The study found that even if countries were to meet their existing pledges, the world has only about a 5 percent chance to limit the Earth’s warming to “well below” 2 degrees Celsius (3.6 Fahrenheit) over preindustrial levels — a key aim of the international agreement.

Raftery and a colleague calculated that global emissions would need to fall steadily — about 1.8 percent each year on average — to put the world on a more sustainable trajectory. While no two countries are alike, that amounts to overall emissions reductions roughly 80 percent more ambitious than those pledged under the Paris agreement, he said.

In many respects, the race to slow the Earth’s warming is a daunting math problem. Emissions have risen about 1.4 percent annually on average over the past decade, not including the abnormal plunge in 2020 driven by the coronavirus pandemic.

In 2019, the world logged the highest emissions ever recorded, at 59 billion tons of carbon dioxide equivalent emissions, a category that includes not only carbon dioxide but also methane and other climate-warming agents. If that trend continues unabated, scientists say, the world could begin to cross troubling climate thresholds within the coming decade.

The architects of the Paris accord and numerous world leaders have long underscored that the pledges made in 2015 were not enough to limit warming to acceptable levels. The expectation was always that nations would grow more ambitious with time, and there is evidence that is happening.

But as global emissions have continued to rise, as countries have failed to hit even modest targets and as the consequences of a warming world have become more tangible, the push for leaders to act more aggressively has become only more urgent.

Locals advise @SenatorBennet on West’s #climatechange strategy — The #GrandJunction Daily Sentinel

The carbon dioxide data on Mauna Loa constitute the longest record of direct measurements of carbon dioxide in the atmosphere. C. David Keeling of the Scripps Institution of Oceanography began measurements in 1958 at the NOAA weather station. NOAA started its own CO2 measurements in May of 1974, and they have run in parallel with those made by Scripps since then. Credit: NOAA and Scripps Institution of Oceanography.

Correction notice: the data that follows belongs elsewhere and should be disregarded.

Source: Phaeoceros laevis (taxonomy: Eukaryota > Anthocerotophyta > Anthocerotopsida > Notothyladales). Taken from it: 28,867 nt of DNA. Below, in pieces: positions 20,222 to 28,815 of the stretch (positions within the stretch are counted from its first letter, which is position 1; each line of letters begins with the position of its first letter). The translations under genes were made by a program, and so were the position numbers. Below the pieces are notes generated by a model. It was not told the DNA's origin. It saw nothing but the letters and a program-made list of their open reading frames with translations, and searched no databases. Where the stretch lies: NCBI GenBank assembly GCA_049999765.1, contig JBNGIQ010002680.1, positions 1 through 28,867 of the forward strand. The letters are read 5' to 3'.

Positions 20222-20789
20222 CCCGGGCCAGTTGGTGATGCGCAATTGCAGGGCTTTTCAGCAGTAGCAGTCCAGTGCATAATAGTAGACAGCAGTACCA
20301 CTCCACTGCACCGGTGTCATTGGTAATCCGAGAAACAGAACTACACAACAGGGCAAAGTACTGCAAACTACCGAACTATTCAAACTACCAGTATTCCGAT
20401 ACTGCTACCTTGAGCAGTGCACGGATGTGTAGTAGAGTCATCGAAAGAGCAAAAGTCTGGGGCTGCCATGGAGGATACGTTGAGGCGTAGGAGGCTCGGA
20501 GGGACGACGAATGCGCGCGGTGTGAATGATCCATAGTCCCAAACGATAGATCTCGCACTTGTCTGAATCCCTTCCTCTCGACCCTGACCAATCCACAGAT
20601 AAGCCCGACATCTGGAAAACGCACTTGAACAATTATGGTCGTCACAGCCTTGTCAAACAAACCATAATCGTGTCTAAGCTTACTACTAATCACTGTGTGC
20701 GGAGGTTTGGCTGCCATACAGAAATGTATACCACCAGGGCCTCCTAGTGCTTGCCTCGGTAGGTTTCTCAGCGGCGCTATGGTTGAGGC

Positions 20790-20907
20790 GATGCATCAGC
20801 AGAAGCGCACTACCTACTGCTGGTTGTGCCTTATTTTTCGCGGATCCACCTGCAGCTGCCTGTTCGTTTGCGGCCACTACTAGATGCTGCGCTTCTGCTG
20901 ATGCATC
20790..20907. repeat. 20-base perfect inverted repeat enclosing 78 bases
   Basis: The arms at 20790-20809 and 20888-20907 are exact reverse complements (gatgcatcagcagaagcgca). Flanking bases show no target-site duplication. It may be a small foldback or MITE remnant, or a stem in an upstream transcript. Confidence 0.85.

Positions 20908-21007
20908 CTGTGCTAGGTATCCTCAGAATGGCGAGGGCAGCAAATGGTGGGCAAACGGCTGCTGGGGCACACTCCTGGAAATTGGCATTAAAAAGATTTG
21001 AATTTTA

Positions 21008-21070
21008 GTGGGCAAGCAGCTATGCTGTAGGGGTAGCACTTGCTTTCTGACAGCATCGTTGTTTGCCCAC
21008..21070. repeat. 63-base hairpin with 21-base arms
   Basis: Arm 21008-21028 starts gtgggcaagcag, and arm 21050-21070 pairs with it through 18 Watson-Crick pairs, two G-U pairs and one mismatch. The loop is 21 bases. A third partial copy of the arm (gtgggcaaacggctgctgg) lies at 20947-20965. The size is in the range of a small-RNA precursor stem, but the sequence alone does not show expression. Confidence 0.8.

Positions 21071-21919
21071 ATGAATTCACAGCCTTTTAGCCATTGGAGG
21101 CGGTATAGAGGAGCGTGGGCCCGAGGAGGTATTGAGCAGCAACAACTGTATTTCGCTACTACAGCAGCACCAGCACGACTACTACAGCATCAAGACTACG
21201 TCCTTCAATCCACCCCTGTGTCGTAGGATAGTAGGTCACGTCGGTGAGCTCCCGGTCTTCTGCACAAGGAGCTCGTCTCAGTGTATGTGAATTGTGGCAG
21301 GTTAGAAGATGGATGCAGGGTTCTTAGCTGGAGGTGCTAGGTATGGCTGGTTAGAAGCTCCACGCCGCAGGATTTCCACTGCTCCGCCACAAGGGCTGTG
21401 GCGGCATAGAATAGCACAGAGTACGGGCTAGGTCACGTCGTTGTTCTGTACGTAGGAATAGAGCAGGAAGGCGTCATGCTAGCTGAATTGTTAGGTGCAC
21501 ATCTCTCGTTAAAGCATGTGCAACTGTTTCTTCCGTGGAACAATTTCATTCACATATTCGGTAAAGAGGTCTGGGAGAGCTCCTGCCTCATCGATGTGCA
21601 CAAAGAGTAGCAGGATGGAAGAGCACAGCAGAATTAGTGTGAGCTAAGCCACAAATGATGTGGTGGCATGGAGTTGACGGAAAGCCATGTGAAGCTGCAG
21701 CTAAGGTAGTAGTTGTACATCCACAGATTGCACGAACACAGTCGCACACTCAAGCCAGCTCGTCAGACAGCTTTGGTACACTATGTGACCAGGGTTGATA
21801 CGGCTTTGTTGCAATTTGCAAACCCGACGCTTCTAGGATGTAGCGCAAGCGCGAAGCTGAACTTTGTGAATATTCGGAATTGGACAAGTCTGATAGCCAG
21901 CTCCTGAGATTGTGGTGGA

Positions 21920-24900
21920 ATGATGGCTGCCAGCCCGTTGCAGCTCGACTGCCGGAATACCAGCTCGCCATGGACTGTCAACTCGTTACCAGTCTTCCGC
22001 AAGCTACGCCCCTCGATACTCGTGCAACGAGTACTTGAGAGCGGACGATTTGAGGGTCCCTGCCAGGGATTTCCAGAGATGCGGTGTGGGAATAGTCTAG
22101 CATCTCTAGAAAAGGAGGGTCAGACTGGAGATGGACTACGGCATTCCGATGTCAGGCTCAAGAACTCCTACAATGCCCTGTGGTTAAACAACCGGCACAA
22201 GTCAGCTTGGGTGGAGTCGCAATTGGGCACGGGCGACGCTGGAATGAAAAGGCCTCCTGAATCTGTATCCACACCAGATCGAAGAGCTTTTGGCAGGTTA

From The Grand Junction Daily Sentinel (Dennis Webb):

Diminishing water supply part of report

Numerous western Coloradans were part of a group that has presented U.S. Sen. Michael Bennet, D-Colo., with recommendations for how to increase resilience to climate change in the West.

Bennet said in a news release that he plans to use the recommended priorities to drive his policy work in the Senate and in working with the Biden administration on its national climate strategy.

“The terrific work this group has done to reimagine climate policy is already informing my team’s work. I plan to share their framework with my colleagues in the Senate and the Biden Administration to help them understand why climate resilience is so important to Colorado and the rest of the Mountain West,” Bennet said in the release. “I will do my part to ensure these priorities are part of every discussion going forward about climate and the country’s economy. I think this framework will be an important tool to demonstrate to the country that climate change isn’t a future condition in the West — it’s here now. And the survival of our economy and our way of life depends on tackling this challenge.”

The group was formed in November and chaired by Andy Mueller, general manager of western Colorado’s Colorado River District, which has been focused on dealing with the challenges of diminishing water supply in a warming climate, and the implications that may have for Western Slope agriculture and communities…

The group made recommendations focused on three overall priorities, saying:

  • Resilience is dependent on strong local economies in the West, and a climate resilience strategy must include tools for local economies to adapt to changing climate and economic conditions and build long-term prosperity in a future powered by a clean economy.
  • Supporting healthy soils, forests, rangeland, rivers and watersheds will make communities more resilient and help maximize the climate mitigation potential of western landscapes.
  • Climate resilience is dependent on a thorough and science-based understanding of actions needed to sustainably adapt to and mitigate climate change.
  • A wide range of more specific recommendations within the framework of those priorities include:

  • Helping communities transitioning from fossil-fuel-based economies through measures such as job training, support for building broadband infrastructure, and investing in forest restoration, clean energy and outdoor recreation to attract new business, jobs and tax revenues;
  • Modernizing and building new infrastructure, including water infrastructure that protects and enhances rivers and habitat, and provides water for communities and agriculture while enhancing a vibrant outdoor economy;
  • Updating federal management of natural resources so it is informed by the best available science;